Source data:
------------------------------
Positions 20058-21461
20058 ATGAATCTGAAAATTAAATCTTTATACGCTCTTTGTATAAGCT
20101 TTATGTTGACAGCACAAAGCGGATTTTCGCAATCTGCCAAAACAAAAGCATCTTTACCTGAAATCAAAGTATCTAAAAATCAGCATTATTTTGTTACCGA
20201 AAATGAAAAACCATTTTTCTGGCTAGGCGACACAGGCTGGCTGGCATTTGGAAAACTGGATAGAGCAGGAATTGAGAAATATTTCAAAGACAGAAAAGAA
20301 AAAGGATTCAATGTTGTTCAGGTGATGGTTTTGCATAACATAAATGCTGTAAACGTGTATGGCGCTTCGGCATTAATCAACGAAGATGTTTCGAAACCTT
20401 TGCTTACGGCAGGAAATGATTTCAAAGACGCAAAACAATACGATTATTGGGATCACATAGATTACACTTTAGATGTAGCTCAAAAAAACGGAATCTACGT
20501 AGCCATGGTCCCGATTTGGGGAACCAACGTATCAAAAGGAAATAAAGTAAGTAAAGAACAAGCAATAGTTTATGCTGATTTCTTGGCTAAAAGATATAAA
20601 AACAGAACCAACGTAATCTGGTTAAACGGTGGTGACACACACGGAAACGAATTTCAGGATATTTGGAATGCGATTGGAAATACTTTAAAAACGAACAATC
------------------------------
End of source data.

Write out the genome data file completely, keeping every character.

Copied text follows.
Positions 20058-21461
20058 ATGAATCTGAAAATTAAATCTTTATACGCTCTTTGTATAAGCT
20101 TTATGTTGACAGCACAAAGCGGATTTTCGCAATCTGCCAAAACAAAAGCATCTTTACCTGAAATCAAAGTATCTAAAAATCAGCATTATTTTGTTACCGA
20201 AAATGAAAAACCATTTTTCTGGCTAGGCGACACAGGCTGGCTGGCATTTGGAAAACTGGATAGAGCAGGAATTGAGAAATATTTCAAAGACAGAAAAGAA
20301 AAAGGATTCAATGTTGTTCAGGTGATGGTTTTGCATAACATAAATGCTGTAAACGTGTATGGCGCTTCGGCATTAATCAACGAAGATGTTTCGAAACCTT
20401 TGCTTACGGCAGGAAATGATTTCAAAGACGCAAAACAATACGATTATTGGGATCACATAGATTACACTTTAGATGTAGCTCAAAAAAACGGAATCTACGT
20501 AGCCATGGTCCCGATTTGGGGAACCAACGTATCAAAAGGAAATAAAGTAAGTAAAGAACAAGCAATAGTTTATGCTGATTTCTTGGCTAAAAGATATAAA
20601 AACAGAACCAACGTAATCTGGTTAAACGGTGGTGACACACACGGAAACGAATTTCAGGATATTTGGAATGCGATTGGAAATACTTTAAAAACGAACAATC